CAMBRIDGE MA, August 2, 2013 (Via Harvard Business Review blog) – “But there is another leadership role that has arisen in many organizations in recent years: the Chief Digital Officer (CDO). In many companies, “digital” is a cacophony of disconnected, inconsistent, and sometimes incompatible activities. One company had three simultaneous mobile marketing initiatives, conducted by different groups, using different tools and vendors. Other companies have multiple employee collaboration platforms with different rules and technologies. The problem is exacerbated as business units do their own things digitally, or as companies hire vendors who can only do things their own way. If your company has wildly different digital marketing activities for each brand or region, you know what I mean.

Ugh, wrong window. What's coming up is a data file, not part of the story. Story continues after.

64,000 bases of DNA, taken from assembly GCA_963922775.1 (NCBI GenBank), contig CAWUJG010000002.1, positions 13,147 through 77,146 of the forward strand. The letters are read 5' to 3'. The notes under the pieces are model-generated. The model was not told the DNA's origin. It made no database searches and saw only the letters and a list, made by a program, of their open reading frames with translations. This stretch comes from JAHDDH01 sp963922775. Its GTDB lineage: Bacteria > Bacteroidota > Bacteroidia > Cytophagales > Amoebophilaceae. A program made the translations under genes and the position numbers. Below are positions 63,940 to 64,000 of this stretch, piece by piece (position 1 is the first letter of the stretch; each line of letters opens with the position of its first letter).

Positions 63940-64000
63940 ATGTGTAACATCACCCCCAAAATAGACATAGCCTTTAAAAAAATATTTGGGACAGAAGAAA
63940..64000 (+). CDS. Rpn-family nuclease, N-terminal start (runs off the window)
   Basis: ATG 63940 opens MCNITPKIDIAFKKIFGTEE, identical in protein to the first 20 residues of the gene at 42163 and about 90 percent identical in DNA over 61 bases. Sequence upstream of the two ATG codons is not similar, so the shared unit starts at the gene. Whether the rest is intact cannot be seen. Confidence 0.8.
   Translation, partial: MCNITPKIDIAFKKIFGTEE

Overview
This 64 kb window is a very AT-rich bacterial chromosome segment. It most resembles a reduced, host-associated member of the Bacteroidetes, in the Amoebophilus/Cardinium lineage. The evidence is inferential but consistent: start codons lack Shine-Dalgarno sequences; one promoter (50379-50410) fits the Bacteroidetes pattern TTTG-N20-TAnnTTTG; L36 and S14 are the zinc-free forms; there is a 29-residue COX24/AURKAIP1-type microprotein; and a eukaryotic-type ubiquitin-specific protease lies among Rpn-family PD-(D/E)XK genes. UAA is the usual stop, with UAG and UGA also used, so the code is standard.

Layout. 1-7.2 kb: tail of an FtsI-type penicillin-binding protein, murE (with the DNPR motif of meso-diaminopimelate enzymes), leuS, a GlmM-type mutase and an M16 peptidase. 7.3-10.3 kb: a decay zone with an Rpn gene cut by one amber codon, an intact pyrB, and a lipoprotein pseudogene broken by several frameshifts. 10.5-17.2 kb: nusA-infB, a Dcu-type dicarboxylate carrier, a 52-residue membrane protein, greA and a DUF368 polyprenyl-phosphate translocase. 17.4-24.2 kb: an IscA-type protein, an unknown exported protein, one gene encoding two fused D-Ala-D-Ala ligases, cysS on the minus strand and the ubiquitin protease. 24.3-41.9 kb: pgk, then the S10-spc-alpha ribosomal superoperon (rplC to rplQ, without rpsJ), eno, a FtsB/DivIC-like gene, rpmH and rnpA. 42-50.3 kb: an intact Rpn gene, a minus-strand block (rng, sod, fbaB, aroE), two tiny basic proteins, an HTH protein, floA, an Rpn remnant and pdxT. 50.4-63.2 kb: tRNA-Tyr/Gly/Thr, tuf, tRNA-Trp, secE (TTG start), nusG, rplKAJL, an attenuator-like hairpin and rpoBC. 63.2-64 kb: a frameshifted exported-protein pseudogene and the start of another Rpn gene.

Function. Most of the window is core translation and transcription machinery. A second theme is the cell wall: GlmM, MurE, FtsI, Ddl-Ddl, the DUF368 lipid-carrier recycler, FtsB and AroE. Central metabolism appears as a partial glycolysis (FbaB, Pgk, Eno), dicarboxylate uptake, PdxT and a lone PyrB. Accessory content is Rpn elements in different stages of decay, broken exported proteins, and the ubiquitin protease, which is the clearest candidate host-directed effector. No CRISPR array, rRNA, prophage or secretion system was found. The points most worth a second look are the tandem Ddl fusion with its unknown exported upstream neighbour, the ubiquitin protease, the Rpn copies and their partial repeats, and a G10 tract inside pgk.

The CDO’s job is to turn the digital cacophony into a symphony. It’s OK to experiment with new businesses and tools, but experimentation must be coupled with building scalable, efficient capabilities. The CDO creates a unifying digital vision, energizes the company around digital possibilities, coordinates digital activities, helps to rethink products and processes for the digital age, and sometimes provides critical tools or resources. That’s why Starbucks — an early leader in all things digital — hired a CDO last year. And it’s why many other companies are naming CDOs before they get too far along the digital road.
The title CDO may or may not become permanent in your company. But the responsibilities of the CDO will be required. You may appoint a temporary CDO to get your house in order, or you may develop other ways to get the job done. Whatever approach you choose, you need to create appropriate levels of digital technology synergy, brand integration, investment coordination, skill development, vendor management, and innovation over the long term.”< More News